I'm a pharmacist. Here's how I budget



Myles Ma

Myles Ma

Senior Reporter

Myles Ma is a senior reporter at Policygenius, where covers personal finance and insurance and writes the Easy Money newsletter. His expertise has been featured in The Washington Post, PBS, CNBC, CBS News, USA Today, HuffPost, Salon, Inc. Magazine, MarketWatch, and elsewhere.

Published September 20, 2019 | 4 min read

Policygenius content follows strict guidelines for editorial accuracy and integrity. Learn about our editorial standards and how we make money.

News article image

Tim Church is a 34-year-old pharmacist for the U.S. government. He lives with his wife in Florida. He also co-owns Your Financial Pharmacist, a blog, podcast and fee-only financial firm. We asked him how he budgets.

What makes budgeting as a pharmacist different?

"The biggest thing is that we typically start out with a six-figure income right from the get-go," Church said.

As a result, many pharmacists become susceptible to lifestyle creep, a term for when your spending rises to meet your income.

"If you start out with that big income and you don't already have a plan in place, it's very easy to try to spend up to what you're making and even going beyond that," Church said.

Pharmacist salaries also tend to stay stable, with occasional raises for experience or cost of living. Church decided to pursue additional income streams to reach his financial goals faster.

"The first thing I did fairly early on in my career is I worked at another hospital," Church said. "I was doing some moonlighting on evenings and then on weekends. That got to be a little too much after about two years."

Church developed an interest in personal finance. He co-authored a book on the subject with Tim Ulbrich, co-founder and CEO of Your Financial Pharmacist. The book was called "Seven-Figure Pharmacist."

"That started a partnership with him," Church said. "And then eventually I became a co-owner of Your Financial Pharmacist."

What does it cost to become a pharmacist?

The average student who graduates with a doctorate in pharmacy owes about $170,000 in student debt, according to a July survey from the American Association of Colleges of Pharmacy. When Church graduated, he owed about $200,000 in student debt.

At first, Church wasn't serious about paying off the debt.

"After I realized all the interest that was accumulating, I started to become more intentional," Church said. "And when I got married in 2015, my wife had over $200,000 in student loans. So we started off our marriage with $400,000 in student loan debt. We knew that was going to be a huge burden to deal with."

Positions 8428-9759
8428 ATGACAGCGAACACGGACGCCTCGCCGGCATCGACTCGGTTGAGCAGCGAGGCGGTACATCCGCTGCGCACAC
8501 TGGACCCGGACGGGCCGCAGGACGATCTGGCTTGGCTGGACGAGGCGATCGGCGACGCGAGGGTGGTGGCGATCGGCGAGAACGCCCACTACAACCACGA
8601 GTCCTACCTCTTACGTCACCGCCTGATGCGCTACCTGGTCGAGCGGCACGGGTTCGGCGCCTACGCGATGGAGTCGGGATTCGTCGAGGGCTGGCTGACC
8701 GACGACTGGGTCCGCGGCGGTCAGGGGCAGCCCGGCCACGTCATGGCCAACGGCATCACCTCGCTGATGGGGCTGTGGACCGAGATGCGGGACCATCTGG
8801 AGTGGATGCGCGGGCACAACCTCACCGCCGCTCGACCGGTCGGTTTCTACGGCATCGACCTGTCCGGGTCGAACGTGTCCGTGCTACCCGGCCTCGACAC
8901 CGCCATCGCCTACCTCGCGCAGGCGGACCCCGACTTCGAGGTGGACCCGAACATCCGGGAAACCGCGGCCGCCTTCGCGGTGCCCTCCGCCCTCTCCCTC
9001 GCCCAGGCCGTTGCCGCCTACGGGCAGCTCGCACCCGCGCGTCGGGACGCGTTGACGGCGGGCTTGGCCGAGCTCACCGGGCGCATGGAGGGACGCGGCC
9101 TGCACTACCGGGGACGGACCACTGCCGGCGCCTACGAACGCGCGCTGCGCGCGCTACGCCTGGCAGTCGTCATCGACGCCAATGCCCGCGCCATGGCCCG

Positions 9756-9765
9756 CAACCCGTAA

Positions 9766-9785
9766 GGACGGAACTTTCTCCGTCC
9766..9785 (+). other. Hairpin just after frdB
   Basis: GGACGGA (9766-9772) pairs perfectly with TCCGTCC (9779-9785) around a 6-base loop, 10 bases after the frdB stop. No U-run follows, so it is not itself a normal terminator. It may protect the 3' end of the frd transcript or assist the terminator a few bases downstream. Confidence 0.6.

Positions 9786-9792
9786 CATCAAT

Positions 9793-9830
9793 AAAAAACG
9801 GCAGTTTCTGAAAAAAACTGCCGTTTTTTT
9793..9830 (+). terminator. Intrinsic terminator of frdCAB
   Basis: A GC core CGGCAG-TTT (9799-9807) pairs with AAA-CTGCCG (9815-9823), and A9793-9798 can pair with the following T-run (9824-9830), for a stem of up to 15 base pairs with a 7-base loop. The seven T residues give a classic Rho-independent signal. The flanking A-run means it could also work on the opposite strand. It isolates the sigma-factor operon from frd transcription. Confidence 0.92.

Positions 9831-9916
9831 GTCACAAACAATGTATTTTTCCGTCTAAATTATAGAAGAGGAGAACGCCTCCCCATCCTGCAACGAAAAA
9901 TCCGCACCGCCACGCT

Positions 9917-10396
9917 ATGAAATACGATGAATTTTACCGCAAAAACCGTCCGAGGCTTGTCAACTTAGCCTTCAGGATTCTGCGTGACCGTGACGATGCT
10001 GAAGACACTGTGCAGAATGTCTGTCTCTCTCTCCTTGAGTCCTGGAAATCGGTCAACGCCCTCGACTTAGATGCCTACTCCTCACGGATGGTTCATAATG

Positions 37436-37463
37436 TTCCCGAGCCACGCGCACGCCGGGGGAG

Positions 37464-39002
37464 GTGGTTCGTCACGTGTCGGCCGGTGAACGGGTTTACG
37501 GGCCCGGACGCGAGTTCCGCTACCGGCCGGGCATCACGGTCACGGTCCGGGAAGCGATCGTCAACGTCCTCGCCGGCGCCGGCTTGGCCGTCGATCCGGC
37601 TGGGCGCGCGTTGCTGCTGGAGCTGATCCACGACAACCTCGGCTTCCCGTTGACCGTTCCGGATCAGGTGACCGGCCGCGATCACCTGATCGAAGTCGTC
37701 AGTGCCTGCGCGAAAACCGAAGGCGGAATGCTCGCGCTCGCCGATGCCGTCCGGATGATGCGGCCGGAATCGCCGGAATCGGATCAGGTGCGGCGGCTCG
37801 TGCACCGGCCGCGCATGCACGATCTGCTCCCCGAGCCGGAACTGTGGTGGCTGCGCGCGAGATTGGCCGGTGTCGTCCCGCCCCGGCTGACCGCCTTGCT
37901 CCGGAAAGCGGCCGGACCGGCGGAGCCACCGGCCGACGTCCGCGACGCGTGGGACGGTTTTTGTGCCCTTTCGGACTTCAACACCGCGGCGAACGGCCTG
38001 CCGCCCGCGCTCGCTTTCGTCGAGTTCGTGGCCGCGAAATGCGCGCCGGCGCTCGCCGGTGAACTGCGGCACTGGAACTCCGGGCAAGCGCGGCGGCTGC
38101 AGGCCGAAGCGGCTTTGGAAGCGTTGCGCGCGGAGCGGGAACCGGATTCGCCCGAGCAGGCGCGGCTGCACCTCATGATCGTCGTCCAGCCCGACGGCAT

The couple committed to shifting their disposable income to make higher-than-minimum payments every month. Church's additional income helped as well. They've also refinanced the loans multiple times.

"Each time we've been able to get a lower interest rate," Church said.

As a result, more of their payments go toward the principal of the loan rather than the interest.

What tools do you use for budgeting?

"Generally what we do is write out our budget on paper," Church said. "Then my wife and I review it. Once we agree on what our expenses are going to be for the month, then I import that information into Mint."

The use of a paper budget was inspired by Dave Ramsey. But after a few months, Church noticed he was having trouble sticking with it and started using Mint to allow him to see how much he had spent in different categories.

"Besides this, it has helped me be successful by sending me alerts if I am getting close to reaching a particular budget goal," Church said.

What kind of insurance do you have?

Church bought life insurance privately.

"What was offered through my employer was not portable," Church said. "So I just decided to opt out of that and have my own term life insurance policy."

Church's job offers a disability retirement benefit. He also purchased a long-term disability insurance policy.

Here are the best disability insurance companies for pharmacists.

"I also have health insurance," Church said. "I have a high-deductible health plan so that I'm able to contribute to a health savings account. I knew that was going to be a great option to use as a retirement vehicle."

In addition, contributions to the HSA are tax-deductible, and distributions for medical uses, as well as earnings, are tax-free.

"With a triple tax benefit, it's a great option," Church said.

What influenced the way you think about money?

"Following Dave Ramsey's plan really got me interested in this topic of really being intentional about budgeting," Church said.

Church also cited as influences Robert Kiyosaki, author of "Rich Dad Poor Dad" and Thomas Stanley, author of "The Millionaire Next Door."

How has your approach to budgeting changed since you started?

"I shifted my mindset to have more of what I call a net worth mindset," Church said.

That means maximizing the money that goes toward the family's net worth, whether by paying off debt or growing their retirement accounts. Church's goal is to be able to retire before he turns 50.

"Typically, you have to save a pretty substantial portion of your income to be invested to reach early retirement," Church said.

At the same time, Church makes sure to set aside money for fun.

"You can't just be a miser and accumulate money your whole life and never enjoy any of it," Church said.

Disclosure: This post contains references to products or services from one or more of our advertisers or partners.

Get the biggest money news — and learn what to do about it — in your inbox with the Easy Money newsletter.

Image: Phillip Blackowl